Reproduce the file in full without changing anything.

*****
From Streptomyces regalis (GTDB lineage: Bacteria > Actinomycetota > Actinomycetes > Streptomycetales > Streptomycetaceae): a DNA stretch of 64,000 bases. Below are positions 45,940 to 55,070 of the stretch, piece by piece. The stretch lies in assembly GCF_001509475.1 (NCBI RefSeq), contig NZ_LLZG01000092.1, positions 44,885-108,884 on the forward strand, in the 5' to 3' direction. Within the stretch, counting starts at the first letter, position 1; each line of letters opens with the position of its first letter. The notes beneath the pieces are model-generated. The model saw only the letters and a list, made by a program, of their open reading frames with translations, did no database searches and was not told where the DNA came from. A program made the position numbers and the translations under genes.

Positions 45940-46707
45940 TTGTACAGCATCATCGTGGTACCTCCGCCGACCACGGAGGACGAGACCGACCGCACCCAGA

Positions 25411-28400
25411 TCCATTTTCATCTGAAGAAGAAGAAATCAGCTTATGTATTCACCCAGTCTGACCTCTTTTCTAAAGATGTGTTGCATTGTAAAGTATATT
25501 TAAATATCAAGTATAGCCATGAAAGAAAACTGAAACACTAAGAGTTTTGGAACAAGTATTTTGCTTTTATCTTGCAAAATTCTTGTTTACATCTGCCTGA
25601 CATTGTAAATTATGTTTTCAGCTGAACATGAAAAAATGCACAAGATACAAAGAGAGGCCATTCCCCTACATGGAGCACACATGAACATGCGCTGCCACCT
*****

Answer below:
From Streptomyces regalis (GTDB lineage: Bacteria > Actinomycetota > Actinomycetes > Streptomycetales > Streptomycetaceae): a DNA stretch of 64,000 bases. Below are positions 45,940 to 55,070 of the stretch, piece by piece. The stretch lies in assembly GCF_001509475.1 (NCBI RefSeq), contig NZ_LLZG01000092.1, positions 44,885-108,884 on the forward strand, in the 5' to 3' direction. Within the stretch, counting starts at the first letter, position 1; each line of letters opens with the position of its first letter. The notes beneath the pieces are model-generated. The model saw only the letters and a list, made by a program, of their open reading frames with translations, did no database searches and was not told where the DNA came from. A program made the position numbers and the translations under genes.

Positions 45940-46707
45940 TTGTACAGCATCATCGTGGTACCTCCGCCGACCACGGAGGACGAGACCGACCGCACCCAGA

Positions 25411-28400
25411 TCCATTTTCATCTGAAGAAGAAGAAATCAGCTTATGTATTCACCCAGTCTGACCTCTTTTCTAAAGATGTGTTGCATTGTAAAGTATATT
25501 TAAATATCAAGTATAGCCATGAAAGAAAACTGAAACACTAAGAGTTTTGGAACAAGTATTTTGCTTTTATCTTGCAAAATTCTTGTTTACATCTGCCTGA
25601 CATTGTAAATTATGTTTTCAGCTGAACATGAAAAAATGCACAAGATACAAAGAGAGGCCATTCCCCTACATGGAGCACACATGAACATGCGCTGCCACCT